I’m not yet con­vinced it’s going to work,” Misha Pavel, an expert in neural engi­neering and a
professor of prac­tice at North­eastern Uni­ver­sity, said of the pos­si­bility of applying low-​​level
 cur­rent to the scalp as a means of improving intelligence.

But that skep­ti­cism has only inspired Pavel and his col­leagues, including asso­ciate pro­fessor of 
elec­trical and com­puter engi­neering Deniz Erdogmus, to work even harder on a project aimed
 at exploring their inno­v­a­tive research. They recently received a con­tract to study the
 phe­nom­enon from the Strength­ening Human Adap­tive Rea­soning and Problem-​​solving Pro­gram, known as SHARP. The pro­gram is spon­sored by the Intel­li­gence Advanced Research Projects
 Activity, a gov­ern­ment agency that invests in high-​​risk, high-​​payoff research.

Researchers at Oxford Uni­ver­sity, who are part of the same SHARP team as Erdogmus and 
Pavel, pre­vi­ously demon­strated that applying tran­scra­nial cur­rent stim­u­la­tion helps chil­dren 
per­form better on math­e­matics prob­lems. “The ques­tion is how well does this method work for 
improving fluid intel­li­gence,” said Pavel, who holds joint appoint­ments in the Col­lege of 
Com­puter and Infor­ma­tion Sci­ence and the Bouvé Col­lege of Health Sci­ence.

Fluid intel­li­gence, he explained, is the ability to think log­i­cally and solve prob­lems in novel
 sit­u­a­tions, inde­pen­dent of acquired knowl­edge. It’s an intu­itive con­cept, he said, and it 
involves sev­eral types of brain processes including atten­tion, working memory, inhi­bi­tion, and 
the ability to shift rapidly between tasks.

To begin answering its research ques­tion, the team—which is led by Hon­ey­well, and also 
includes col­lab­o­ra­tors at Beth Israel Dea­coness Med­ical Center—will take advan­tage of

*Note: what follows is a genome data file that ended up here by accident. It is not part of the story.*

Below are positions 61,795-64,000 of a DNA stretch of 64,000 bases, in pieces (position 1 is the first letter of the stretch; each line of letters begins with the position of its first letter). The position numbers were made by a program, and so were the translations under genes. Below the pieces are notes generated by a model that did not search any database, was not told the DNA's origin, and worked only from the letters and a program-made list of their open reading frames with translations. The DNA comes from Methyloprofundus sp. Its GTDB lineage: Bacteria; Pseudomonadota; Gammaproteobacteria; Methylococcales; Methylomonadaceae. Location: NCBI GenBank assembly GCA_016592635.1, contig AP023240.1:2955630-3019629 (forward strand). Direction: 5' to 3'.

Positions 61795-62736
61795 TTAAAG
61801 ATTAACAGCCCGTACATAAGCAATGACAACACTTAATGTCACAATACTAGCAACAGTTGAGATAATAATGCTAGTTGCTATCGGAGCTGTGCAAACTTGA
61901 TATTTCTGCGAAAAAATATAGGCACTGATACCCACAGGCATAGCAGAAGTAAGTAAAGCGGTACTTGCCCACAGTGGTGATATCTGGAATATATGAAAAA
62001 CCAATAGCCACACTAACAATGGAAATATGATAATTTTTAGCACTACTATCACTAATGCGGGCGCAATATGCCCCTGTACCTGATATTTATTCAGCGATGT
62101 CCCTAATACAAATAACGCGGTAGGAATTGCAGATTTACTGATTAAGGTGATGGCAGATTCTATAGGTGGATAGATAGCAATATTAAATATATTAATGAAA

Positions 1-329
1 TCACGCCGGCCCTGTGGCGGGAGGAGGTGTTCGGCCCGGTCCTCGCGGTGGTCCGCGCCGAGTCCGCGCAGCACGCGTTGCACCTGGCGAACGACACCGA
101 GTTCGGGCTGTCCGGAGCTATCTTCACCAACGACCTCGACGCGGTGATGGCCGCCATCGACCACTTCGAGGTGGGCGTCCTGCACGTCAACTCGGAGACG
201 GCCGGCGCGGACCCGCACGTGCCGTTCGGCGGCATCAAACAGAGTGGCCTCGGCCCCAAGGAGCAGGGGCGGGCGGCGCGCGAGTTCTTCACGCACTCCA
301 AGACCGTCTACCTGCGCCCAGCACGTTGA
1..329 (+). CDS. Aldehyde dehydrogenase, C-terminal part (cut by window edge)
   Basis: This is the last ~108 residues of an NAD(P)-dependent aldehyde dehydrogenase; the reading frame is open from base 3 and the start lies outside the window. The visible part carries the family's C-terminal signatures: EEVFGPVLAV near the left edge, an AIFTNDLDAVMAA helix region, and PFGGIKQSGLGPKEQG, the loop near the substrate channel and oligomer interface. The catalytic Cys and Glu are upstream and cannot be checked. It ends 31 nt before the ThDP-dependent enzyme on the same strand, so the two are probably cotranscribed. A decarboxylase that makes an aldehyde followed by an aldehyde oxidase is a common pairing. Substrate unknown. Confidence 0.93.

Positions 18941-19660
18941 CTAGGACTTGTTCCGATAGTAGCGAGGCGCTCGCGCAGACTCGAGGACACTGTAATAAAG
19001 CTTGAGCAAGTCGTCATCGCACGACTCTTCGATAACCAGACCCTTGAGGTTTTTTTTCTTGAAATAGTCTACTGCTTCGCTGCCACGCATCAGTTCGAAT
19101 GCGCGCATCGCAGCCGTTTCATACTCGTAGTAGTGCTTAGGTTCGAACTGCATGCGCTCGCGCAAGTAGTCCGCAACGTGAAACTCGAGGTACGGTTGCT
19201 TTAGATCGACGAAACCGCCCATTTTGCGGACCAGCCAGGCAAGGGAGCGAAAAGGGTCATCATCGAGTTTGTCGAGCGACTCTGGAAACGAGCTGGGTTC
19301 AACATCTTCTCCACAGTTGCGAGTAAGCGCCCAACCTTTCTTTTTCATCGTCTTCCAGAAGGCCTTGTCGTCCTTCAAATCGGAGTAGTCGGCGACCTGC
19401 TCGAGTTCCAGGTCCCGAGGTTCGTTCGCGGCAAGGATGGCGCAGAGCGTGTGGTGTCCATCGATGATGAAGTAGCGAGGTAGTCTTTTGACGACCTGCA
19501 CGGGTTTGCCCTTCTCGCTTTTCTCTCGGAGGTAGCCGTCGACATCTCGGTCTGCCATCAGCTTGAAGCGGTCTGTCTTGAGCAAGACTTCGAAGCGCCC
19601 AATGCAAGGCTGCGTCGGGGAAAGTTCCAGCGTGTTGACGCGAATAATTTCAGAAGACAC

Erdogmus’ exper­tise in devel­oping algo­rithms and models for mea­suring these processes using 
brain activity.

Erdogmus has more than a decade of expe­ri­ence working with brain-​​controlled inter­faces, having devel­oped tech­nolo­gies that allow users to con­trol a robot or com­puter with nothing but
 the power of his or her mind through elec­trical activity gen­er­ated in the brain. More recently, he’s been applying insights from that work to expand our knowl­edge of the human brain and its
 capacity for learning.

So far we’ve been pri­marily mea­suring brain sig­nals and trying to make sense of them,”
 Erdogmus said. “Now for the first time we’ll actu­ally be trying to stim­u­late the brain in order 
to change the way it operates.”

From his pre­vious research, Erdogmus knows that cer­tain regions of the brain are more active 
during dif­ferent kinds of learning. For instance, when a stu­dent is focusing all his atten­tion on
 a single task, the frontal cortex and basal gan­glia appear to be more active, he said. The team
 plans to use this knowl­edge to develop effec­tive tran­scra­nial stim­u­la­tion pro­to­cols to improve 
fluid intelligence.

While an inter­ven­tion for improving intel­li­gence is the program’s pri­mary driver, the 
researchers’ work will also pro­vide the brain research com­mu­nity with a greater under­standing 
of the way one of the world’s most mys­te­rious machines—the brain—actually works.

You have 100 bil­lion neu­rons in your brain and they work rel­a­tively well—for most of us—and
 do such com­plex things that we can’t yet pro­gram com­puters to do,” Pavel said. “It’s a 
mystery.”

With its SHARP research—which com­bines mul­ti­dis­ci­pli­nary empir­ical research with
computational modeling—the team hopes to con­tribute not only to the prac­tical call to improve 
intel­li­gence, but also to our cur­rent under­standing of this mys­te­rious machine called the 
human brain.